January 25, 2014

An Adventure In Publishing

I'm trying something new this week. I'm having an adventure in publishing. This is exciting and nerve-wracking at the same time. I've written more words than many people, having blogged before, but I've never written a book. And why write one book when you could write two? Well, one is going to be more of a booklet, but still, it's a real publishable work that I intend to ask people to pay me money for.

I am self-publishing them because that's the cutting edge of where the book market is headed. Many people are increasingly comfortable with reading electronic books, or ebooks to those of us with more inner-geek, on e-reader devices. These devices are not just limited to Nooks and Kindles. Now you can read electronic books on smart phones and tablets including iPads. About the only place that it's difficult to read an electronic book these days is on paper, and even then you can print a copy of your PDF if you really must read from dead tree.

I'm using a service called LeanPub, of which many of you will not have heard, but they specialize in self-publishing electronic books. I've read a few other books from their authors and have been impressed enough that I'm going to try them. The difference with LeanPub is that they promote an agile approach to publishing. This needs some explaining, so settle back and I'll explain what that means.

Agile publishing comes from the concept behind agile software development. I've been using agile principles for more years than I can remember because of my previous day job as a computer programmer. Agile development, or publishing, or anything else you care to do with it, is where you make progress in small, deliberate steps, while receiving feedback from your customer. This was an especially important step in the corporate software development world, because of the industry's tendency to decide what their customer wanted (perhaps checking with them first) and then go away and spend months or years creating something that the customer hated when they saw it. Agile development takes the approach of working with your customer, asking them what they want and then working with them to create it. Agile software development is regularly talking to your customer and showing them what you have so far. If they don't like something about it, you can easily change that one piece and be happy knowing that they like everything else you've shown them.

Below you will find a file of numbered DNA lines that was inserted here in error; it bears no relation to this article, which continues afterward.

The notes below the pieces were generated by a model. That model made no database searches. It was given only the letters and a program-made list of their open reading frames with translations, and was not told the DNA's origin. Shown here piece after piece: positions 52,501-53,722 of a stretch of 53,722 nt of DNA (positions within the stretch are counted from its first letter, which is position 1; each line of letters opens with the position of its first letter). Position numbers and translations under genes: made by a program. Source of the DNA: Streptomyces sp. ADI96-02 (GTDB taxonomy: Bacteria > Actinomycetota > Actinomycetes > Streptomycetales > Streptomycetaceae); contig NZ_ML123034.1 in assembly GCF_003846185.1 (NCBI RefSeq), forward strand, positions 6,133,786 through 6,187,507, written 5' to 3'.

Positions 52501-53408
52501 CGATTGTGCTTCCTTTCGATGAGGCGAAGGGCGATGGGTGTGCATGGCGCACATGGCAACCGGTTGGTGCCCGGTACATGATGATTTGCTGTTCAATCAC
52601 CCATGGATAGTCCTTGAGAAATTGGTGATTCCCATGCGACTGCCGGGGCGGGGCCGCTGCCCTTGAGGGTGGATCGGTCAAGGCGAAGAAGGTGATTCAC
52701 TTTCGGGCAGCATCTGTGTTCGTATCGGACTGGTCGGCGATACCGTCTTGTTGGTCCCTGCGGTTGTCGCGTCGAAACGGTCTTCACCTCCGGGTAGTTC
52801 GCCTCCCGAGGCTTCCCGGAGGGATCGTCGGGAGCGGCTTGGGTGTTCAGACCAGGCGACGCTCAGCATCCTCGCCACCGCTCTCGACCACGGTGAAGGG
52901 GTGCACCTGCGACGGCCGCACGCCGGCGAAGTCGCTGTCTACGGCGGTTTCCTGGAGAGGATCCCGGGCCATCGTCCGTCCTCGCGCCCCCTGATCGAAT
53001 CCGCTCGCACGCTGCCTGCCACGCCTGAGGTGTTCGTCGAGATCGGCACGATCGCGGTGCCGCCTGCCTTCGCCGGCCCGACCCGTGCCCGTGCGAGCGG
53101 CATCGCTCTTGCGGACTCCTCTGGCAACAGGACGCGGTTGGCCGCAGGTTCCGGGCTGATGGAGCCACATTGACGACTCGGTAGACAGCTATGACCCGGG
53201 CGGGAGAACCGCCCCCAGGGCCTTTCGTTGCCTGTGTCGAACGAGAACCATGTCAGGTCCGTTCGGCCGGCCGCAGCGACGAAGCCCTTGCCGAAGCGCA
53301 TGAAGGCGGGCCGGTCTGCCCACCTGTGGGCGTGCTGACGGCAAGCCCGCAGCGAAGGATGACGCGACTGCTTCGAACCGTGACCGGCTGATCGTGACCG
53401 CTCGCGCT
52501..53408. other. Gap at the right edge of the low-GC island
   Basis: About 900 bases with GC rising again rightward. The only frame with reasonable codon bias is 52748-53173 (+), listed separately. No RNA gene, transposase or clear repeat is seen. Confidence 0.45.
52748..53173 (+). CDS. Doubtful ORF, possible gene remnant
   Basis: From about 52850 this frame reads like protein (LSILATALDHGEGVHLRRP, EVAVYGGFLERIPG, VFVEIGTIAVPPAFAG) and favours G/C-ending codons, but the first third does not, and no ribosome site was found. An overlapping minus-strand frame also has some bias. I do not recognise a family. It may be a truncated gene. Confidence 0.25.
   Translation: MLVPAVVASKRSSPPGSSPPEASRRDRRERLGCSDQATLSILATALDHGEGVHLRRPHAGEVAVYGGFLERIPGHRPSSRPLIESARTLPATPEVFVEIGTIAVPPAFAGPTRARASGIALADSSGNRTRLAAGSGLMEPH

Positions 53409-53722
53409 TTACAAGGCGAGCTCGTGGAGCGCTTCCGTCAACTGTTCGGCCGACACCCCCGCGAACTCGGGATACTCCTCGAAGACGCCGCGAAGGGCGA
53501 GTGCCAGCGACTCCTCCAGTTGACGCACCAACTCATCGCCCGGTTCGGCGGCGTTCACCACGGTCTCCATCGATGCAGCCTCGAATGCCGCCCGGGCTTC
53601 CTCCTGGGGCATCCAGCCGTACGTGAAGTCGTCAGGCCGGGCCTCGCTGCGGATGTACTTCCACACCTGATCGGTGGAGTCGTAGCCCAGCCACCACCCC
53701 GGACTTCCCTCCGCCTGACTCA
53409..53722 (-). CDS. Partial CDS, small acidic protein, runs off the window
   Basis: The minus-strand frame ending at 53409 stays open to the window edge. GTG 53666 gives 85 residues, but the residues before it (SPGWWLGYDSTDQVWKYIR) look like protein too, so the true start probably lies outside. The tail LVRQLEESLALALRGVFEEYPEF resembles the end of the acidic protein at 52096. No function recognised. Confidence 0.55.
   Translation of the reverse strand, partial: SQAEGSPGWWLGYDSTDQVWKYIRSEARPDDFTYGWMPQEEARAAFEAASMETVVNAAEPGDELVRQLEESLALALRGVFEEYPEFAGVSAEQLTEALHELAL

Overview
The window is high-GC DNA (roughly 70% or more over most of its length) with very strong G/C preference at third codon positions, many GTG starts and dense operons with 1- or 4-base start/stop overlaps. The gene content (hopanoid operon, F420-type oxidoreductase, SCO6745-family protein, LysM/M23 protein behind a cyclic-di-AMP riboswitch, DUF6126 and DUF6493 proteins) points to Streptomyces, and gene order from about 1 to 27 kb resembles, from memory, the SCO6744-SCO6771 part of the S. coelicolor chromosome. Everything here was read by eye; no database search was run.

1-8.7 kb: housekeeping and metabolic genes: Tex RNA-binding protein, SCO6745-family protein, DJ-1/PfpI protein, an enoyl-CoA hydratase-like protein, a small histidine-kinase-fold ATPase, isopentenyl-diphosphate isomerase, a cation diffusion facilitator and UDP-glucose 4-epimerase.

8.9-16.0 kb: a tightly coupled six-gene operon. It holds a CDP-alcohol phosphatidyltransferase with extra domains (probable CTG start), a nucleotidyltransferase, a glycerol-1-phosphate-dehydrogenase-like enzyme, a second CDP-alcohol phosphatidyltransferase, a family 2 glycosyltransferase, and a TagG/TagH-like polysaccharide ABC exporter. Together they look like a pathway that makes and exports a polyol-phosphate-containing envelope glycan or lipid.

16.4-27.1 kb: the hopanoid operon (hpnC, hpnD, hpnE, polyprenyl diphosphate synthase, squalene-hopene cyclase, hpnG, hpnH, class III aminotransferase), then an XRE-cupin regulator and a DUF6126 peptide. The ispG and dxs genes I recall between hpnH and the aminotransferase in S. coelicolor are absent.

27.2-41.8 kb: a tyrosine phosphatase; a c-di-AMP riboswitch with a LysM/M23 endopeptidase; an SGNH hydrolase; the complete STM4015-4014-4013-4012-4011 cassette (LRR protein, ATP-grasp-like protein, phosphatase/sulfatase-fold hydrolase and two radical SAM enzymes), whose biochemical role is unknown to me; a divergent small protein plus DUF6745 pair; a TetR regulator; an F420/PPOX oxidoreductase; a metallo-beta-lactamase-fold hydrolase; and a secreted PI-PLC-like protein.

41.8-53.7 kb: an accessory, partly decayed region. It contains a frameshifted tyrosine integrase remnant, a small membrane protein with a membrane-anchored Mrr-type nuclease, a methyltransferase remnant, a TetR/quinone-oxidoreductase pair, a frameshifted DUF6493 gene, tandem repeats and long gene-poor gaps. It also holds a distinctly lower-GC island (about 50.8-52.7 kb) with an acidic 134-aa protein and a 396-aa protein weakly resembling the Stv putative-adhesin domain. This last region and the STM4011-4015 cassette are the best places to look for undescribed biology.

This concept applies nicely to publishing. The author of a book makes it available in an unfinished state to anyone brave enough to start reading it before it's finished, they collect feedback and use that feedback to guide their writing as they finish the book. I've been one of those brave readers for approaching a dozen or so computer books and I've found the process works really well.

How early in the process do you release your book I hear you asking? That's a good question and the normal answer given by agile adherents is that if you aren't embarrassed by your release, then you waited too long! So, in this spirit, I am publishing these books very early. They have empty chapters and very little proofreading. They have a pretty picture on the cover, but I may yet ask some of my graphic designer friends to help me with the titles or perhaps even go with a different cover design. I've left the empty chapters in with their titles so that readers can see what I plan to cover and then make suggestions accordingly.

Here are the two that I am writing:

Apostolic Perspectives is just exactly that. I take a few dozen key apostolic scriptures and offer a perspective on them. This perspective is deeper than many commentaries, but not written in an academic style (I'm not intending to compete with the new Apostolic Study Bible from Pentecostal Publishing House). I am told that I have a light and cheery writing style, so it is my hope that this book will both entertain and illuminate you.

Apostolic Baptism is what I hope will be the first of a series of small books that will explore apostolic topics thoroughly, presenting a range information about the selected topic as well as an exhaustive reference scripture list. It is my intention to write the kind of books that I had wished for when I started studying in detail and again when I started pastoring. Sermon and lesson preparation can be very detailed work if you do it right, and it is my sincere wish that this book will make future lessons on baptism much easier to prepare for.

Tags: Writings Apostolic Perspectives Personal Apostolic Doctrine